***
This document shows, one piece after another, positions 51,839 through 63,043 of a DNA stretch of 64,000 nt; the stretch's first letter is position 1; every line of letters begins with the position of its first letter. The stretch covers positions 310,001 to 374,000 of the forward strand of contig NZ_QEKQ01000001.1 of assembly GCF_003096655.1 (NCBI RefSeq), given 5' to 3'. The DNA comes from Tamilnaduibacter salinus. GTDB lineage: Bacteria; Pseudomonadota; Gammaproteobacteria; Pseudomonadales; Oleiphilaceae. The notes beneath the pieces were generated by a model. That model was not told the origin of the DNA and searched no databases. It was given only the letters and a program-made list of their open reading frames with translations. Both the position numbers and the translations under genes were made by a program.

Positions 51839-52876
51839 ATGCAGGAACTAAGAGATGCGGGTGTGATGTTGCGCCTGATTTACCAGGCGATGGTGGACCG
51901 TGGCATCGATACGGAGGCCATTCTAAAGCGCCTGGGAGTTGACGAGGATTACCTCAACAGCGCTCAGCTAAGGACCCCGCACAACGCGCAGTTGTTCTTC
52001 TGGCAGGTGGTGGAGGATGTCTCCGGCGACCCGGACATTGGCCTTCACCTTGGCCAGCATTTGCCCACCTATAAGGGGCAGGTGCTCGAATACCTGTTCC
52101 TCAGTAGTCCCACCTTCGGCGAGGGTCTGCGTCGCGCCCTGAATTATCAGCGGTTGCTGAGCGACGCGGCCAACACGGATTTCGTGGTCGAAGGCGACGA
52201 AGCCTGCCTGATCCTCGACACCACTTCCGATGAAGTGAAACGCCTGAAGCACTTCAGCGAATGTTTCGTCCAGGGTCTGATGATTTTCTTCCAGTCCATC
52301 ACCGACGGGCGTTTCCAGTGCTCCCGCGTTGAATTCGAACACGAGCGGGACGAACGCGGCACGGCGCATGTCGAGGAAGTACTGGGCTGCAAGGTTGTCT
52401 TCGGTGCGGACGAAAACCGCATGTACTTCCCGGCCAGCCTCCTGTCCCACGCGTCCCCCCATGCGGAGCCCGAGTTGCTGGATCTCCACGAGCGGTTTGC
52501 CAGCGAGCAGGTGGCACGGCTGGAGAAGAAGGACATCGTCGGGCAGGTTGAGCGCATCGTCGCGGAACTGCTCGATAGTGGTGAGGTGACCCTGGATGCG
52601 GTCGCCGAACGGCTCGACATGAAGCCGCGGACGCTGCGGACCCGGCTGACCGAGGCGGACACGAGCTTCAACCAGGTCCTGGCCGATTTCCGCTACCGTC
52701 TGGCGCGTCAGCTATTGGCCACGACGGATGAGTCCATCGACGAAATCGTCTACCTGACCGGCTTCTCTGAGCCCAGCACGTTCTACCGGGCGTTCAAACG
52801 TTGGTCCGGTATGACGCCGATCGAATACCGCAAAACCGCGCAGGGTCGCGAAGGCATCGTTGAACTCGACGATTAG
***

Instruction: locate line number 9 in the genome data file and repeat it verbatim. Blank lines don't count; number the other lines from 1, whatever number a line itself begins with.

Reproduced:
52401 TCGGTGCGGACGAAAACCGCATGTACTTCCCGGCCAGCCTCCTGTCCCACGCGTCCCCCCATGCGGAGCCCGAGTTGCTGGATCTCCACGAGCGGTTTGC